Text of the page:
The weirdest sound that will be coming out of the mouths of critics regarding the new album by Weezer, Everything Will Be Alright In The End, will be nothing.
That is a marked improvement over what critics had been given to work with over the past few years. Efforts like “the Red album”, Hurley, and Raditude all exuded an air of contempt not just for the critics but seemingly for the long-suffering fans. When the cover for the new album was unveiled, featuring an image that previously went viral of a hairy monster painted into a thrift shop find, it indicated this probably was likely another act of Rivers Cuomo’s penchant for promising you gold when you pulled his finger, just to get a fart in the face.
Aside from that perplexing cover, the album shocks by being quite possibly the best thing all involved have done in many a moon. That comes from a simple rejection of some of the traits that have bogged down the previous batches, from lyrics that just sound like Cuomo was winging it, to tracks that had no discernible hooks, just noise and catchphrases that purportedly sounded funny coming from a white guy with horn-rimmed glasses. The joke was thin to start with. But on Everything Will Be Alright In The End, produced by “Blue album” and “Green album” producer Ric Ocasek, there seems to be a re-dedication to making songs that people remember.
I won’t say that it indelibly marks Cuomo as a true believer once again. “Back To The Shack”, while ostensibly a statement for that newfound commitment, nearly strays off course with mentions of “I forgot that disco sucks” and “Turn off them stupid singing shows”; easy targets that project a position rather than taking the position outright. Even so, the song is catchy and short, and comes early enough in the disc to act as a bridge to much better tunes.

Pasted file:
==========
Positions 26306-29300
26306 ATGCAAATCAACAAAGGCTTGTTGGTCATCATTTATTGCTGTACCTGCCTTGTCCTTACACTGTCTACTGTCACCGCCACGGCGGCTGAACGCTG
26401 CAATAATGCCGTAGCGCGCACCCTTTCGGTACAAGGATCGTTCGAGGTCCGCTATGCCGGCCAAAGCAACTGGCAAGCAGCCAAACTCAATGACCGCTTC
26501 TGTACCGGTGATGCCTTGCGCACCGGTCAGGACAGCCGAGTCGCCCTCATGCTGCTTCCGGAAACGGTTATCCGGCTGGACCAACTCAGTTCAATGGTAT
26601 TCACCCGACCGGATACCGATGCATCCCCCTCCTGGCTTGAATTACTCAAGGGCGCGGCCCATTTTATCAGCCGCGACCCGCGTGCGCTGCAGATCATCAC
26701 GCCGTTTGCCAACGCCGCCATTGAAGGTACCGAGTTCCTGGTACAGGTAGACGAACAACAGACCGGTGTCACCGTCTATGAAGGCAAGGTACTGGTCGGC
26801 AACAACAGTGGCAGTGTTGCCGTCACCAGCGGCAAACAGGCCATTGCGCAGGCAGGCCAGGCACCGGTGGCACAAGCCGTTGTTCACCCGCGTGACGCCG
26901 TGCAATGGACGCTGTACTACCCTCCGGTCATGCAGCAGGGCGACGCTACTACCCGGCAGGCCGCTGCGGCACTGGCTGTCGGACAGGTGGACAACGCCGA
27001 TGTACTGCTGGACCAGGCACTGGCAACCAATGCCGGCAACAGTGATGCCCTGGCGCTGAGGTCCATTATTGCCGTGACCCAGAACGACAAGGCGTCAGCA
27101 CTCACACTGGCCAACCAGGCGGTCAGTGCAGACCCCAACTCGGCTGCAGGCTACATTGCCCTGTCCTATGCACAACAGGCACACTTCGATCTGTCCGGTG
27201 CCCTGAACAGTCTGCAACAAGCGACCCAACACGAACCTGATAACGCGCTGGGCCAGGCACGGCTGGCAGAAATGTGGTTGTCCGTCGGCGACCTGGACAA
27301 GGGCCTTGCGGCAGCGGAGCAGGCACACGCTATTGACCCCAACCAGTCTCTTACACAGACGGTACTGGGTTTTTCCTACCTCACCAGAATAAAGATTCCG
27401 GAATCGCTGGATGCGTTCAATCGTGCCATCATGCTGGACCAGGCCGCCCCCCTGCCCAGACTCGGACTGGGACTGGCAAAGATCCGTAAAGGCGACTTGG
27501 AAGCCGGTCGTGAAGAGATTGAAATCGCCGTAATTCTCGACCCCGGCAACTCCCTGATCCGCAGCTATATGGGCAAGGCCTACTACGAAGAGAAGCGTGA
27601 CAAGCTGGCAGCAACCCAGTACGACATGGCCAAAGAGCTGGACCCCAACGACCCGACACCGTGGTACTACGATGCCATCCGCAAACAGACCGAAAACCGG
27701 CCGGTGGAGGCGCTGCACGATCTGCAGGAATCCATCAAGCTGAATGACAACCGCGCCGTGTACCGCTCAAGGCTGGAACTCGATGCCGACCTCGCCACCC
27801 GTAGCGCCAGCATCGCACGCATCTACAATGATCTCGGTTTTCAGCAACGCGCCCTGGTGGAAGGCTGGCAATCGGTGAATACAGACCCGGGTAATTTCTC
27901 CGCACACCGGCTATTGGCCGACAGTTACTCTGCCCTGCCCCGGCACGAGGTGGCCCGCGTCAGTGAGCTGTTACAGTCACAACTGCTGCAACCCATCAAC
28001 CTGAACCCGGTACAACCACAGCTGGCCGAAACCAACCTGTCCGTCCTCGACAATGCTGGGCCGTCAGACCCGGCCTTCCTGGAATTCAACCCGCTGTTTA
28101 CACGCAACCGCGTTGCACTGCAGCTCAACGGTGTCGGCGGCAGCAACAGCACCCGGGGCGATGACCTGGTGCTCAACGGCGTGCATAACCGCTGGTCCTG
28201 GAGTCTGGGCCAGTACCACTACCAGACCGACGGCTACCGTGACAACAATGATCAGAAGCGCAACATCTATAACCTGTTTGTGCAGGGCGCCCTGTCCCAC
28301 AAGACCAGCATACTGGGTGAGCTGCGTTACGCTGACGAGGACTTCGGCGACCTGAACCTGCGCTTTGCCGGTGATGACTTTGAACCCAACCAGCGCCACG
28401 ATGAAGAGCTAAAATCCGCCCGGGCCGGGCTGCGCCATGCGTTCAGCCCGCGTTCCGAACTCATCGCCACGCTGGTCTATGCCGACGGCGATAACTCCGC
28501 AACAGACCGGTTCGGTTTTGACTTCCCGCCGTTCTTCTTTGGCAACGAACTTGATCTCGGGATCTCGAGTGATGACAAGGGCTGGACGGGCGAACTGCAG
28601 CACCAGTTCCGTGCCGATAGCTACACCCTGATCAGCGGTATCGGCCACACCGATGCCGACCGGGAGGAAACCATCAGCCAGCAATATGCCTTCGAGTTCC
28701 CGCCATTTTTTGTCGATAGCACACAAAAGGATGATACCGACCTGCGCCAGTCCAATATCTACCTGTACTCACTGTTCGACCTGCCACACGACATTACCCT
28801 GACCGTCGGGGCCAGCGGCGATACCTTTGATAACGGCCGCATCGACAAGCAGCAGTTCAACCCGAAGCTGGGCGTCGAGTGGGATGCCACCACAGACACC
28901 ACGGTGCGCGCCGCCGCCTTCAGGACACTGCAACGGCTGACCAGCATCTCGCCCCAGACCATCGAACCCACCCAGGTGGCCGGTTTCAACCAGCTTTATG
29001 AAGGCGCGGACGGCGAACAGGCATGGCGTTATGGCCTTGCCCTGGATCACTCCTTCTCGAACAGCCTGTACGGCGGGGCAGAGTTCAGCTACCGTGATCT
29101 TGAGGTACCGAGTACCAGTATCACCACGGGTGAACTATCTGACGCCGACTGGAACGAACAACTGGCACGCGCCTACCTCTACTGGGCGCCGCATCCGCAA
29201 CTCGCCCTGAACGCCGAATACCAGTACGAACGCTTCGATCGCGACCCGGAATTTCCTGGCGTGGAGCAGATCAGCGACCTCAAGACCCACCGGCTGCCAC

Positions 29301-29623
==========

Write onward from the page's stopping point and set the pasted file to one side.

“I’ve Had It Up To Here”, a co-write between Cuomo and Justin Hawkins from The Darkness, changes up the wall-of-guitar sound with some effective, funky punches of clean guitar. Cuomo hits the falsetto into the bridge with a Queen-like guitar parade, leading one to believe Hawkins had a lot of influence on the construction of the song. “Eulogy of a Rock Band”, a co-write with Daniel Brummel and Ryen Slegr from Ozma, channels Thin Lizzy in anthem-mode. In the tradition of boy/girl call-and-response songs throughout pop history, Cuomo and Bethany Cosentino from Best Coast pair up on “Go Away”, providing the album’s best moment.
Again and again, the themes of authenticity, avoiding mediocrity, and being proud of what you’re doing come up in the lyrics; so much so that it strikes the listener as a defensive pose. That’s justified. Specifically, Hurley and Raditude both had the effect of making the listener feel foolish and embarrassed for having listened. The tracks were just bad songs and seemed to indicate that the band really wasn’t being all that serious about it. That may be the reason why listeners will initially feel hesitant about liking the new record. Are they tricking us again? Are they just saying what we want to hear?
I suggest that, in this case, it is best to leave the analysis alone and enjoy what has been offered. Cuomo, Brian Bell, Scott Shriner, and Patrick Wilson sound like they’re having fun, and they’re inviting you along. I won’t say that critics won’t take shots at Weezer’s latest, but they’ll have to work harder at it this time. Everything Will Be Alright In The End turns out to be quite alright itself.